Do Your Own Research

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Is this a pop at those running deceptive and disguised affiliate marketing Facebook Groups?

You bet it is.

But I only went out of my way to write this post because:

a) Unlike the (many) transparent sham Facebook groups which exist solely to promote their founder’s book/training series/etc these groups are being highly deceptive at luring people in to what they believe is a bona fide curated source of recommendations. Make no mistake. They are not.

b) Many people that operate these groups will repeatedly lie to their followers just to get them to stay in the group — such as tell them that a non-existent product launch is happening soon and stay tuned for more etc. I’m not naming names here although I have written this post with specific examples firmly in mind. But suffice to say that this is something which I have observed many times over.

Despite the title this is not a post against affiliate marketing.

I believe that affiliate marketing can be a legitimate enterprise in limited circumstances and so long as a few basic tenants are adhered to by affiliate marketers:

a) Those operating affiliate marketing websites are transparent about the fact that they are earning commissions from the products that they are endorsing. Most professionally-run websites sharing affiliate links are pretty good at displaying a prominent albeit cookie-cutter disclaimer to the effect that they may earn commissions from the links they publicize. On the contrary, many of these Facebook Groups contain absolutely no acknowledgement of this fact — or the group owner does so sporadically so that somebody who happens upon the group for the first time will probably not come across the fine print.

b) Those curating recommendations actually believe what they endorse and share truthful information. Needless to say, lying and claiming that terrible products are good just to entice purchases is immoral and inexcusable.

Not All Affiliate Marketing Is Deceptive

Unfortunately, far too many people have recently latched onto the passive income bandwagon and have started deceptive affiliate marketing groups on Facebook along the lines of what I have tried to describe here.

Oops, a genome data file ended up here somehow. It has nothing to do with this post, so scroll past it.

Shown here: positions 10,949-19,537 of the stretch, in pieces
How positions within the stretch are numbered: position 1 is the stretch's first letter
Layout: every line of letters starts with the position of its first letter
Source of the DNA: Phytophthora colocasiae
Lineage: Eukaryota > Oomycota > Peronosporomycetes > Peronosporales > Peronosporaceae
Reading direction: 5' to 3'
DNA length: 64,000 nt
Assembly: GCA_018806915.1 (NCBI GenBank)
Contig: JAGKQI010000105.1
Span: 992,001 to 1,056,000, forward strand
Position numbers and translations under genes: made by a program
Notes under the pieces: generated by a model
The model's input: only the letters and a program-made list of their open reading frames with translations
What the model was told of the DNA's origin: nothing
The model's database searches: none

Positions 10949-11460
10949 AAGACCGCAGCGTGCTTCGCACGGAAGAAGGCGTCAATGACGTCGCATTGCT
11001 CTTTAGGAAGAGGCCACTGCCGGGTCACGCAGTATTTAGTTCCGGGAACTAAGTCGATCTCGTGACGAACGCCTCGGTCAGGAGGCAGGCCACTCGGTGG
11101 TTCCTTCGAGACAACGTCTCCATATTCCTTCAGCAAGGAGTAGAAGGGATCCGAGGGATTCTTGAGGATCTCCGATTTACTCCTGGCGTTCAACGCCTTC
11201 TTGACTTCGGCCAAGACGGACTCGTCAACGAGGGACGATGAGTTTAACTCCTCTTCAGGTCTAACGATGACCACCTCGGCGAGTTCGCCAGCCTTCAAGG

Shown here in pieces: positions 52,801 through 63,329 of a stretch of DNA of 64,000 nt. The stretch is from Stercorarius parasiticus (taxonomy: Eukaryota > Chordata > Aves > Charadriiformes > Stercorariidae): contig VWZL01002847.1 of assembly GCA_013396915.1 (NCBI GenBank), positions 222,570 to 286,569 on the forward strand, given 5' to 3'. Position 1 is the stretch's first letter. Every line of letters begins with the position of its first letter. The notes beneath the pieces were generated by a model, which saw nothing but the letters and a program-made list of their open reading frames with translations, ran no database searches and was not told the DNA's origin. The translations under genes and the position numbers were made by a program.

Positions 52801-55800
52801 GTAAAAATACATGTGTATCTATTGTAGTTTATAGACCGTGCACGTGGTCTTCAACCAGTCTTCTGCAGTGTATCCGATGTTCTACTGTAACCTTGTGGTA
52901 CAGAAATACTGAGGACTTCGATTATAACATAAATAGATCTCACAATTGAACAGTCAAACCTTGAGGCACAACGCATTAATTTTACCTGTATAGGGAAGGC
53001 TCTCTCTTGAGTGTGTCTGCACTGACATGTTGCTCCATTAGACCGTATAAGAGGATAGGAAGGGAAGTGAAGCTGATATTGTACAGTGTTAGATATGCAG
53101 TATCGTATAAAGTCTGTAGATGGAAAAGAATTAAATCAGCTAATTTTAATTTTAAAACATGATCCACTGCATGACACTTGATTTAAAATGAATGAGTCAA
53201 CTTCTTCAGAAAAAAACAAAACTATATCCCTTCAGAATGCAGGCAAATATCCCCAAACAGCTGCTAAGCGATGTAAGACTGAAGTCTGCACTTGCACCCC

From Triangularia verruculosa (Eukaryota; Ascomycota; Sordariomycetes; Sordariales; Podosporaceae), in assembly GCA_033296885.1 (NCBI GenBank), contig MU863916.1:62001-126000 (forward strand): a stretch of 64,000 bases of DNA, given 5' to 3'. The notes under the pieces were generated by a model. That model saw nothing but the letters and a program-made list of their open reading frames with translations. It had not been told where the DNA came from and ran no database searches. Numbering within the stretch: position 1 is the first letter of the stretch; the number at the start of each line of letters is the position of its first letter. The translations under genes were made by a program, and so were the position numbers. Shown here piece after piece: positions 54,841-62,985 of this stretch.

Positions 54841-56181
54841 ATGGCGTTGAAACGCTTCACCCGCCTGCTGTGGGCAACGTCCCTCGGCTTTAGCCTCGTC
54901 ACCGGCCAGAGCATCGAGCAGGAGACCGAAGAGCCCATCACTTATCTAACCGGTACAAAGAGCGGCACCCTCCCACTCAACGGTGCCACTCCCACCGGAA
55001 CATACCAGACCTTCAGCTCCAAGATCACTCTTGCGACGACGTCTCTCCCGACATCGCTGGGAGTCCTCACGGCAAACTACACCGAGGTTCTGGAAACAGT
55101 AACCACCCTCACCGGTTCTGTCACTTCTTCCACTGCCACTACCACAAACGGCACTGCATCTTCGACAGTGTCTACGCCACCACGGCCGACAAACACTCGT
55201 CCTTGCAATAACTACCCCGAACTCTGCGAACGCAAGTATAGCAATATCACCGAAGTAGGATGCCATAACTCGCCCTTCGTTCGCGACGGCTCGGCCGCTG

These groups contribute absolutely nothing to the world besides enriching their operators’ pockets.

And in fact they make it harder for consumers to find real, independent reviews of the products they are interested in.

Real independent reviewers exist.

But so do countless “communities” operated by online hacks (sorry — harsh but true!) whose sole interest in setting up these pages and groups is to run a get-rich-quick scheme to make a quick buck off the back of people’s interest in online shopping.

And when people like your grandmother (or 1,000s of them) — who couldn’t tell a legitimate Facebook recommendation page from a fake one to save their lives — end up wasting their hard-earned cash on the dud merchandise you recommended just to get your kickback it becomes a little more than a harmless dabble in passive income.

Would you tell your own grandmother to buy a product knew was rubbish (or had no idea whether it was good or not) just because David in the electronics shop promised you a commission if you sent him a customer?

Great. So don’t do it to other grandmothers. And if you wouldn’t do it in real life, don’t do it online.

TL;DR: I think that these disguised affiliate marketing groups are disingenuous and a scam.

Find your own stuff online.

Or ask people that are not making money out of you for recommendations.

Originally published at

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Nonfiction ghostwriter. Thought leadership for B2B technology & public affairs clients. Site: Book: